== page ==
Tackling workers’ concerns

Opposition Leader Mia Mottley with Ermentha Taitt, one of the long standing agricultural labourers of Fisherpond Plantation, St.Thomas, who are crying out for increased gratuity on retirement.
Opposition Leader Mia Mottley with Ermentha Taitt, one of the long standing agricultural labourers of Fisherpond Plantation, St.Thomas, who are crying out for increased gratuity on retirement.

Opposition Leader Mia Mottley is leading her parliamentarians on a fact-finding mission that is expected to result in the submission of recommendations to Government on the needs of workers across Barbados.

Mottley, who spoke to reporters at Fisherpond Plantation in St. Thomas this afternoon, heard from the mostly female labourers there, as part of her planned visits to the various work sites around the island.

The on-the-spot programme, which she has labelled “Rubbing Shoulders”, will be done every Thursday.

The main complaints which the Opposition Leader said she had gathered from the Fisherpond field workers included a lack of toilet facilities, low wages and little or no gratuity on retirement.

“That is something I have pledged to work on because it can’t be fair; these are the people who helped build the sugar industry. It is the product for which we have had global preeminence; it is the product that leads to rums for which we equally have global preeminence, and we are going to have to address that issue in terms of them retiring with nothing else than the normal National Insurance pension,” she reasoned.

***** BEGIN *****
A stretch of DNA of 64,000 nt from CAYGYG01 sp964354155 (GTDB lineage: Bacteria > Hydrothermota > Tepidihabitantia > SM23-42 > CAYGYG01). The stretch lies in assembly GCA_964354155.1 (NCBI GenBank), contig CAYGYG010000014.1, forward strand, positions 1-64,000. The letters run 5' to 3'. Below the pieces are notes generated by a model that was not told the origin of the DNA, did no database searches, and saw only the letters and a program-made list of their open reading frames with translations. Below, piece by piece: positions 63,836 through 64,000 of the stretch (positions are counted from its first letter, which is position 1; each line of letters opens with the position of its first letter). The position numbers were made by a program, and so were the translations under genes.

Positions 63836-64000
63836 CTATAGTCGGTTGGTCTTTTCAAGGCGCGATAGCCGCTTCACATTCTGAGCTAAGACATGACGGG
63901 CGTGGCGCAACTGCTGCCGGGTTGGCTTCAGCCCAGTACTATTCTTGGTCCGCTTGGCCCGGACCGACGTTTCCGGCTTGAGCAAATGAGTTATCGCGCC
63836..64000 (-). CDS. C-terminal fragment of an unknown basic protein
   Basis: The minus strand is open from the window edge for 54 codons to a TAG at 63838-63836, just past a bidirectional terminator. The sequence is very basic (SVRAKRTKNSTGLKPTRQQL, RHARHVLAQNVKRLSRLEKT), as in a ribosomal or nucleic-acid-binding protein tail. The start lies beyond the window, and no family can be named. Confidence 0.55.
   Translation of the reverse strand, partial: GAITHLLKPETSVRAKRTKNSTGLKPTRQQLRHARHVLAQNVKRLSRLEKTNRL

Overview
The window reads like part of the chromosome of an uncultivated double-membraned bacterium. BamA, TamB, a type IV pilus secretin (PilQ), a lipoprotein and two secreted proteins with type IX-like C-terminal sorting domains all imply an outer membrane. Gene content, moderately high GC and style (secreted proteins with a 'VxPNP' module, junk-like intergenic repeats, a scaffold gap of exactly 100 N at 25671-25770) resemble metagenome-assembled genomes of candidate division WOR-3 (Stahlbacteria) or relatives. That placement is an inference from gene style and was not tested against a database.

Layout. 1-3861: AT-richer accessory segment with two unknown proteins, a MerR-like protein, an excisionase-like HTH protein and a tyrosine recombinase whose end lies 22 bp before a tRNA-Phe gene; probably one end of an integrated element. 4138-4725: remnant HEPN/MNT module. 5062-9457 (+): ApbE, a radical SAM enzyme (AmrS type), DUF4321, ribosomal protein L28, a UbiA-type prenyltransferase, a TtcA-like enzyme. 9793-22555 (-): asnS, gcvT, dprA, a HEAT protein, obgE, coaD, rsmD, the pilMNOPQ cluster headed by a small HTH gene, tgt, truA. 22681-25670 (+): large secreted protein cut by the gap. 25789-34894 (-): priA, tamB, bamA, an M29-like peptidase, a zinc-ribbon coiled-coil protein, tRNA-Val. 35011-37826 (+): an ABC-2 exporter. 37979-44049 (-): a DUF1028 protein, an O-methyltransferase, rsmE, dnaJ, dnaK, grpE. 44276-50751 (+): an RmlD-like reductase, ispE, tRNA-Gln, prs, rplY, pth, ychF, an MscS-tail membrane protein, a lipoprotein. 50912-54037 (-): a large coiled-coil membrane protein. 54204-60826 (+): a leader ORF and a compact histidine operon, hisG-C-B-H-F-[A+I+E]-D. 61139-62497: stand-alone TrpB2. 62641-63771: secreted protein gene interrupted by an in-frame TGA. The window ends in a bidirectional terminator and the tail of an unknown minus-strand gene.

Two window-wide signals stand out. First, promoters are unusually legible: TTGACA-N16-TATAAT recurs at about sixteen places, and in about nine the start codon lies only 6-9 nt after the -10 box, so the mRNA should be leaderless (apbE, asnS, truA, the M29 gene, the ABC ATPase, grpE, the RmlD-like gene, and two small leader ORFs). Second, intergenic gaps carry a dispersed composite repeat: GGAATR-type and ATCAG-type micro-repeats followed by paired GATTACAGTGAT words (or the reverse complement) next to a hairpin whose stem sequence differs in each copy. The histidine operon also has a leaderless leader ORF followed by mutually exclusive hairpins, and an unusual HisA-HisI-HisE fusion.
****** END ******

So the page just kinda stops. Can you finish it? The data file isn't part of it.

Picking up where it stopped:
“The Labour Party will pledge to do that. I’m going to get the numbers, I don’t speak in advance of getting the policy that I know that we can stick to. And I’ve given them the commitment that I’m going to look at all the numbers and see what can be done for them as a matter of urgency and recommend to Government.”

She added: “Similarly, the issue of them being able to respond to calls of nature — the cane ain’t even tall, wuh duh could do?

“And therefore we want to work with the independent farmers in particular. When we were the Government I think BAMC had tried it, I don’t know if they still use it; but we need at least one chemical toilet in the field in which they are working…” (EJ)†

One Response to Tackling workers’ concerns

  1. Sanderson Rowe May 17, 2013 at 4:22 pm

    And where is the workers union which has represented these people over the last 60 plus years? Perhaps these workers need to exit the cane fields an Band together ,as in Crop Over Band, as there seems to be more reward, representation and recognition from the Government , than in the reality Crop- Ongoing -Industry.

    Reply

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